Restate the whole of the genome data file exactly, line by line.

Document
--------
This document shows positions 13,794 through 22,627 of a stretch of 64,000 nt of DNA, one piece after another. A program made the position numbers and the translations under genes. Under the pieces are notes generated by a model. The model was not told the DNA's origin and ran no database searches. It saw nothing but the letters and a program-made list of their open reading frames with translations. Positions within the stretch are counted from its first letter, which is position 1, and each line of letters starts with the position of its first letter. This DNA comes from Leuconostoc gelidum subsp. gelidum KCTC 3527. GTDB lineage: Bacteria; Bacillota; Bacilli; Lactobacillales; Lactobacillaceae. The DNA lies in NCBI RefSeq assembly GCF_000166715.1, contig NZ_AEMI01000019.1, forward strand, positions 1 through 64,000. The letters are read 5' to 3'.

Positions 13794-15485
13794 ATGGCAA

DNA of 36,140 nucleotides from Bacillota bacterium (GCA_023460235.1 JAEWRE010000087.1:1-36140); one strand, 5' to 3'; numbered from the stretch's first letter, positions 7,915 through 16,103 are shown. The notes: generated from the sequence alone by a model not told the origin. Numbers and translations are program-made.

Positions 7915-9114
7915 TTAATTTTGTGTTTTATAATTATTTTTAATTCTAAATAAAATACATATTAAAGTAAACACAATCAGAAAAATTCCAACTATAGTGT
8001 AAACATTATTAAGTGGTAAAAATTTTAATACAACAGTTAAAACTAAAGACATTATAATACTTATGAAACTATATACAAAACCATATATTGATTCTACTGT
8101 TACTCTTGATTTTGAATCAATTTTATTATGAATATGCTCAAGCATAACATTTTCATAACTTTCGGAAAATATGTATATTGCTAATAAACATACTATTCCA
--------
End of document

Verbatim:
This document shows positions 13,794 through 22,627 of a stretch of 64,000 nt of DNA, one piece after another. A program made the position numbers and the translations under genes. Under the pieces are notes generated by a model. The model was not told the DNA's origin and ran no database searches. It saw nothing but the letters and a program-made list of their open reading frames with translations. Positions within the stretch are counted from its first letter, which is position 1, and each line of letters starts with the position of its first letter. This DNA comes from Leuconostoc gelidum subsp. gelidum KCTC 3527. GTDB lineage: Bacteria; Bacillota; Bacilli; Lactobacillales; Lactobacillaceae. The DNA lies in NCBI RefSeq assembly GCF_000166715.1, contig NZ_AEMI01000019.1, forward strand, positions 1 through 64,000. The letters are read 5' to 3'.

Positions 13794-15485
13794 ATGGCAA

DNA of 36,140 nucleotides from Bacillota bacterium (GCA_023460235.1 JAEWRE010000087.1:1-36140); one strand, 5' to 3'; numbered from the stretch's first letter, positions 7,915 through 16,103 are shown. The notes: generated from the sequence alone by a model not told the origin. Numbers and translations are program-made.

Positions 7915-9114
7915 TTAATTTTGTGTTTTATAATTATTTTTAATTCTAAATAAAATACATATTAAAGTAAACACAATCAGAAAAATTCCAACTATAGTGT
8001 AAACATTATTAAGTGGTAAAAATTTTAATACAACAGTTAAAACTAAAGACATTATAATACTTATGAAACTATATACAAAACCATATATTGATTCTACTGT
8101 TACTCTTGATTTTGAATCAATTTTATTATGAATATGCTCAAGCATAACATTTTCATAACTTTCGGAAAATATGTATATTGCTAATAAACATACTATTCCA